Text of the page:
Indeed, we’ve come to the end of an exciting week with the Bank holding its Annual Meetings in Lusaka, Zambia.  It’s been particularly special for me given that I grew up in Zambia and when I graduated from the University of Zambia, the ceremony was held right here in Mulungushi Conference Center. I’ve been taking it all in starting with that magical moment during the opening ceremony that brought many adults to tears when President Adesina invited Kevin Doe, the 14-year old inventor from Sierra Leone to shake hands with the Heads of state on the stage.

This being President Adesina’s first annual meetings, there’s been a special buzz in the air with the High 5s which define his vision for Africa and the Bank’s strategic focus toward implementing its 10-year strategy.  In many ways, the Bank’s High 5s have become everyone’s High 5s just because they are so relatable. It’s been very exciting to see how the Heads of State and the Governors of the Bank that attended the 2016 annual meetings have rallied around this transformation agenda to: 1. Light up and power Africa; 2. Feed Africa; 3. Industrialize Africa; 4. Integrate Africa;  and 5. Improve the quality of life of Africans.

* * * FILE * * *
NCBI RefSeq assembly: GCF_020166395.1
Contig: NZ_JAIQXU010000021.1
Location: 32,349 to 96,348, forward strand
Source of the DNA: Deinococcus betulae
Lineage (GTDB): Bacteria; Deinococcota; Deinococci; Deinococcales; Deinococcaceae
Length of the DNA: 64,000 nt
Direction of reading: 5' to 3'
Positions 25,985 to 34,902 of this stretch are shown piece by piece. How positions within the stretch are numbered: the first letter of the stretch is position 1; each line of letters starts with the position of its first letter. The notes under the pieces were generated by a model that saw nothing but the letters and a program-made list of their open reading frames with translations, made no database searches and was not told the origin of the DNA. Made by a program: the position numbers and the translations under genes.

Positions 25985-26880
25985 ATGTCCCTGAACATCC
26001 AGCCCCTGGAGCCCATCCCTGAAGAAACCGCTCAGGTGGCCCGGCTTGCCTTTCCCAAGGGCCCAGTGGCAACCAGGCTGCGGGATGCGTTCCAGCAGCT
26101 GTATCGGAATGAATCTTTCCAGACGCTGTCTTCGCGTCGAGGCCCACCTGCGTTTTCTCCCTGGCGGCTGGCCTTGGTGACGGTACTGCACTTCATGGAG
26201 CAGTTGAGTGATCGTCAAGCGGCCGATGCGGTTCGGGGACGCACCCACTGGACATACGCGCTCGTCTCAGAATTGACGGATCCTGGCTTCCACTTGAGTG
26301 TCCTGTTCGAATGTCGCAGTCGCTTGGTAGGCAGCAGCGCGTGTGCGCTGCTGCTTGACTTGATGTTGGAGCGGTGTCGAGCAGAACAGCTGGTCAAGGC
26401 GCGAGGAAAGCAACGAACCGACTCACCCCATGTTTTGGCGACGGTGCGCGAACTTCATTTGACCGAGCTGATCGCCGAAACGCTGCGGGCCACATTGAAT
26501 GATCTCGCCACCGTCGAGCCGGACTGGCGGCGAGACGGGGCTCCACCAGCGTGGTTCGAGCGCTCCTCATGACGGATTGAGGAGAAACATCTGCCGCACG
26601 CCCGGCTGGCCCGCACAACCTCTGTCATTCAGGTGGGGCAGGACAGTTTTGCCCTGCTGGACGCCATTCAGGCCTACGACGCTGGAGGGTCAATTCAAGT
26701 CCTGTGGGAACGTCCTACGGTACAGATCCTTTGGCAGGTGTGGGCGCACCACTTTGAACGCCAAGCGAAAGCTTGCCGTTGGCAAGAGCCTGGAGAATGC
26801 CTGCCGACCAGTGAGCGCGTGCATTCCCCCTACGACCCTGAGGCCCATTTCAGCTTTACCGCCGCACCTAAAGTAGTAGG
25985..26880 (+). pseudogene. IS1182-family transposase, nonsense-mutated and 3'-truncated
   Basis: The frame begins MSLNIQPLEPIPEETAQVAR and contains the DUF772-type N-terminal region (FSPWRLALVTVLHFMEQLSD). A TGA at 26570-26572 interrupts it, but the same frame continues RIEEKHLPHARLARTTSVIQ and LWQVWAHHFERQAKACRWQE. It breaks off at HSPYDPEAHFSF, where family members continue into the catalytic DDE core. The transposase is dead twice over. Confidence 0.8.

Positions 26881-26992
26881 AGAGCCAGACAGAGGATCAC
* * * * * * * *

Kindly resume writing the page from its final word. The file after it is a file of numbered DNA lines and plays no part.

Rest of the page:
As you know, the theme of this year’s Annual Meetings has been “Energy and Climate Change” and it turns out that it struck a chord because the one High 5 that consistently floated to the top in discussions with leaders and participants alike was “Light up and Power Africa!” This is not by accident as most people understand that energy is the catalyst for achieving all other high 5s.